1.  86
    Aesthetics of Surrender: Levinas and the Disruption of Agency in Moral Education.Ann Chinnery - 2003 - Studies in Philosophy and Education 22 (1):5-17.
    Education has long been charged with the taskof forming and shaping subjectivity andidentity. However, the prevailing view ofeducation as a project of producing rationalautonomous subjects has been challenged bypostmodern and poststructuralist critiques ofsubstantial subjectivity. In a similar vein,Emmanuel Levinas inverts the traditionalconception of subjectivity, claiming that weare constituted as subjects only in respondingto the other. In other words, subjectivity isderivative of an existentially priorresponsibility to and for the other. Hisconception of ethical responsibility is thusalso a radical departure from the prevailingview (...)
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  2.  12
    Caring for the Past: On Relationality and Historical Consciousness.Ann Chinnery - 2013 - Ethics and Education 8 (3):253-262.
    Over the past 20 years, there has been a shift in history education away from a view of history as the pursuit of an objective, universal story about the past toward ‘historical consciousness,’ which seeks to cultivate an understanding of the past as something that makes moral demands on us here and now. According to Roger Simon, historical consciousness calls us to ‘live historically’ – to live in a particular kind of ethical relationship with the past. However, no matter how (...)
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  3.  23
    On Moral Luck and Nonideal Moral Education.Ann Chinnery - 2015 - Educational Theory 65 (2):169-181.
    In contrast to the Kantian principle that we are morally accountable only for those actions over which we have control, Bernard Williams, Thomas Nagel, and others have argued that luck plays a significant role in the moral life. Put briefly, moral luck is at play when we are appropriately praised or blamed for our moral actions despite the fact that at least some aspects of what we are being judged for lie beyond our control. In this essay, Ann Chinnery discusses (...)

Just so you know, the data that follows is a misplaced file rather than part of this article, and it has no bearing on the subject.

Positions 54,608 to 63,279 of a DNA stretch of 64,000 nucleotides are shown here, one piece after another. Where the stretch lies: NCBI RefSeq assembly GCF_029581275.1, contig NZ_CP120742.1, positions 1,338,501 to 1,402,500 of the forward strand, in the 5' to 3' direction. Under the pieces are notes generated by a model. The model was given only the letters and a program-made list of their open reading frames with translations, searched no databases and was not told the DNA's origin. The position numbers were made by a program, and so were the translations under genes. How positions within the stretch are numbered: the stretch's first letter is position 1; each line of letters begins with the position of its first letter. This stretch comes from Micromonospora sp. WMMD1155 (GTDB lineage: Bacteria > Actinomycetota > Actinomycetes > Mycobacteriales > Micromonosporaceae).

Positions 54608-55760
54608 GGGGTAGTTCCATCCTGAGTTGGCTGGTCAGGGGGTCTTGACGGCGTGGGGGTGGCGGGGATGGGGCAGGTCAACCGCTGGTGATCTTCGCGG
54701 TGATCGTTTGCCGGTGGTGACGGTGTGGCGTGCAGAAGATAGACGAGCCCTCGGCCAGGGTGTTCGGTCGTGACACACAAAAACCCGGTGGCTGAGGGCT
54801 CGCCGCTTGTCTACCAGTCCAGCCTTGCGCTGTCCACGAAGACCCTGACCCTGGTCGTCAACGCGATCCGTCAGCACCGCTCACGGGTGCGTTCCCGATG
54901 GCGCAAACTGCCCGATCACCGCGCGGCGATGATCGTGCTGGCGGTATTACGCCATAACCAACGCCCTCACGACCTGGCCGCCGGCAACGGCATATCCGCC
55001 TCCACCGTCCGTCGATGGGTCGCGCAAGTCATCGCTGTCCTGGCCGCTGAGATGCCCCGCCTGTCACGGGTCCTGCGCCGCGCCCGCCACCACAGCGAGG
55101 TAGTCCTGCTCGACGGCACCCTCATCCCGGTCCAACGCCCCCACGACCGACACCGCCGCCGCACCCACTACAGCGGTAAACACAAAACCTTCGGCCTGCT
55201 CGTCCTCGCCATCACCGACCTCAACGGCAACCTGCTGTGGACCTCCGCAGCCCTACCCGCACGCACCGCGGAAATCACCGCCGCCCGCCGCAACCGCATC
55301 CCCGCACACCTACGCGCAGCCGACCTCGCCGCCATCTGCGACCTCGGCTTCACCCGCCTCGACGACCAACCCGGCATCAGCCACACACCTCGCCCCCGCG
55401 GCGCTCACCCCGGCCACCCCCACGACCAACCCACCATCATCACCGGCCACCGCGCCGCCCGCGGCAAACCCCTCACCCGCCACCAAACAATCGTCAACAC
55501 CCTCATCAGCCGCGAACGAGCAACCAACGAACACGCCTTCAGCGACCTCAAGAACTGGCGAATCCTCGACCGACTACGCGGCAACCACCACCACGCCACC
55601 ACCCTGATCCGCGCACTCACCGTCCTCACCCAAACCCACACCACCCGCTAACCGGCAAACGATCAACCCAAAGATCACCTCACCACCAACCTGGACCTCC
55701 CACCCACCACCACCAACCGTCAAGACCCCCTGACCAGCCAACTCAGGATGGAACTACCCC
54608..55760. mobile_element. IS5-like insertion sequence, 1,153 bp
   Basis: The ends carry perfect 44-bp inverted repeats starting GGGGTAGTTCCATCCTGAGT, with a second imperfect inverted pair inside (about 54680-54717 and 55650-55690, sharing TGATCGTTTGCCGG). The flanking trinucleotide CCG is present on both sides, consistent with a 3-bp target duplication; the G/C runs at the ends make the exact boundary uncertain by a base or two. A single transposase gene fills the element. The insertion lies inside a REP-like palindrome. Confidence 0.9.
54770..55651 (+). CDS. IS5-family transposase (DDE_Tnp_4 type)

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  4.  62
    On Timothy Findley’s The Wars and Classrooms as Communities of Remembrance.Ann Chinnery - 2014 - Studies in Philosophy and Education 33 (6):587-595.
    In this paper I explore the connection between narrative ethics and the increasing emphasis on historical consciousness as a way to cultivate moral responsibility in history education. I use Timothy Findley’s World War I novel, The Wars, as an example of how teachers might help students to see history neither simply as a collection of artefacts from the past, nor as an effort to construct an objective view about what went on in those other times and places, but rather as (...)
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  5. 15 Justice in the Name of the Other.Ann Chinnery & Heesoon Bai - 2008 - In Denise Egéa-Kuehne (ed.), Levinas and Education: At the Intersection of Faith and Reason. Routledge. pp. 18--228.
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    Editorial: Reviews and Rejoinders in Studies in Philosophy and Education.Ann Chinnery - 2010 - Studies in Philosophy and Education 29 (5):417-419.
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    The Editor Wishes to Express His Gratitude to the Following People for Their Willingness to Act as Manuscript Reviewer for the Journal Between June 2004 and September 2005. They Have Made an Indispensable Contribution to the Journal. [REVIEW]Bernadette Baker, Ylva Boman, Michael Bonnett, Deborah Britzman, Mikael Carleheden, Ann Chinnery, James Conroy, Ian Davies, Eduardo Duarte & Richard Edwards - 2005 - Studies in Philosophy and Education 24:531.
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    Review of Clarence W. Joldersma, A Levinasian Ethics for Education’s Commonplaces: Between Calling and Inspiration. [REVIEW]Ann Chinnery - 2016 - Studies in Philosophy and Education 35 (1):107-112.